Everyone noted that “resilience” is the key word in the Strategy. One of our core ideas is that we won’t manage to end or prevent conflicts if societies and States are not resilient enough. And I say societies and States because the resilience of a State alone will never make the States resilient for real. You need societies to be open and resilient, and that is what makes also institutions in the long run resilient. Human development, job creation, institution building, climate action and the protection of human rights are for us integral part of our work on security.
Let me go back for instances to the Anti-Daesh Coalition ministerial we had just earlier today. As you know, just one example, I will make two. In this case the European Union is not directly engaged in the military action against Da’esh and yet our contribution in Iraq and Syria is key. Why? Because we are working to strengthen the country’s institutions, including the security sector, and the inclusiveness of the societies in particular in Iraq. We are demining the areas liberated from Daesh, to let the people of Iraq go back to their homes and their lives. And all of this, in today's reality, is an integral component of our work for security, as much as the military side of it.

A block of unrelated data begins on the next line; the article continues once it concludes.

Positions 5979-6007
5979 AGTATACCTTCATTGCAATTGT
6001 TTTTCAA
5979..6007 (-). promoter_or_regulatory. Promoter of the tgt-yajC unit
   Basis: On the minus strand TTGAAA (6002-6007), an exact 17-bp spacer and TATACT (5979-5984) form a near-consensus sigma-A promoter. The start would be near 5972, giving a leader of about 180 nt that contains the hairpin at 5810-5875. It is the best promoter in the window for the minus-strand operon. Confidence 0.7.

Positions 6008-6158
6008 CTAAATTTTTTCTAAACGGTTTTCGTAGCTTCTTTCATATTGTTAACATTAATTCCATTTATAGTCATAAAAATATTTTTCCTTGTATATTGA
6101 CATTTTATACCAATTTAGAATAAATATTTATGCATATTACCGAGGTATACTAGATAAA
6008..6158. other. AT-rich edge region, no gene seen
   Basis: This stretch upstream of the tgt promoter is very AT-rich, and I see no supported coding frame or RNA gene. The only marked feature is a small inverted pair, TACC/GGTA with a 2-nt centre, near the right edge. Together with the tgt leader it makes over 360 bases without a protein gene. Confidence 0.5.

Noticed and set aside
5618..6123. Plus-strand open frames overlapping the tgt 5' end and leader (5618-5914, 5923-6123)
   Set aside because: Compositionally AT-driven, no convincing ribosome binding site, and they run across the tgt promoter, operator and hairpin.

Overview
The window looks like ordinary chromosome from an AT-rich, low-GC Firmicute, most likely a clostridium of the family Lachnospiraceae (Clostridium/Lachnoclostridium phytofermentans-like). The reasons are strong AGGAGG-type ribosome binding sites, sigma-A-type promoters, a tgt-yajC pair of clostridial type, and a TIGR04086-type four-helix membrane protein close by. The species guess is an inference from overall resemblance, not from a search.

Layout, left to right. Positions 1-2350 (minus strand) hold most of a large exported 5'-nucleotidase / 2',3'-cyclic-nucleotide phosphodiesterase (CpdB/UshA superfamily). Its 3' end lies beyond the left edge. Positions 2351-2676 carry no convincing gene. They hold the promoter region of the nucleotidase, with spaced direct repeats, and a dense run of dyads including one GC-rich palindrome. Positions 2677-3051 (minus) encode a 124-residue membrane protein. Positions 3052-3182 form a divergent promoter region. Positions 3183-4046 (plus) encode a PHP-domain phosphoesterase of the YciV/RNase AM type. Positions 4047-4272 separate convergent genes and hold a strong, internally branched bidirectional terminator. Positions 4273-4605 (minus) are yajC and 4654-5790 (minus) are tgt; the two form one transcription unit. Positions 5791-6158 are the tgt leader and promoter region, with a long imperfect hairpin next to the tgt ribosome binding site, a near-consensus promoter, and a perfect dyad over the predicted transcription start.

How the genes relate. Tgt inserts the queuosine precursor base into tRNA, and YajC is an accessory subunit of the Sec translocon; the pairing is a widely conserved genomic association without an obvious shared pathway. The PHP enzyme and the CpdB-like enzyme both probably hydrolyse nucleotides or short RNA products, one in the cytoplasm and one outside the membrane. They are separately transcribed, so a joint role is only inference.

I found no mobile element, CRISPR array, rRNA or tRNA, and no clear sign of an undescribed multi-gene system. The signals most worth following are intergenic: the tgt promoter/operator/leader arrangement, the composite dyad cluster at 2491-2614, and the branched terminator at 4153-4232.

Another good example is the work we are doing in Africa. No one invests as much as we do in development cooperation, especially in Africa. But we have also finally realised that development is possible only when a country’s security situation is stable. This is something our African friends know extremely well: it is impossible for a society to thrive under the constant threat of terrorist attacks, or militias and criminal gangs replacing the legitimate authorities.
So, just a couple of weeks ago, I presented a new proposal to use the European Union’s funds to empower our partners to tackle their own security, strengthen, governance and stability. And this is a way of engaging even more effectively in development cooperation. Capacity building and security sector reforms are indispensable steps for us on the path towards sustainable development.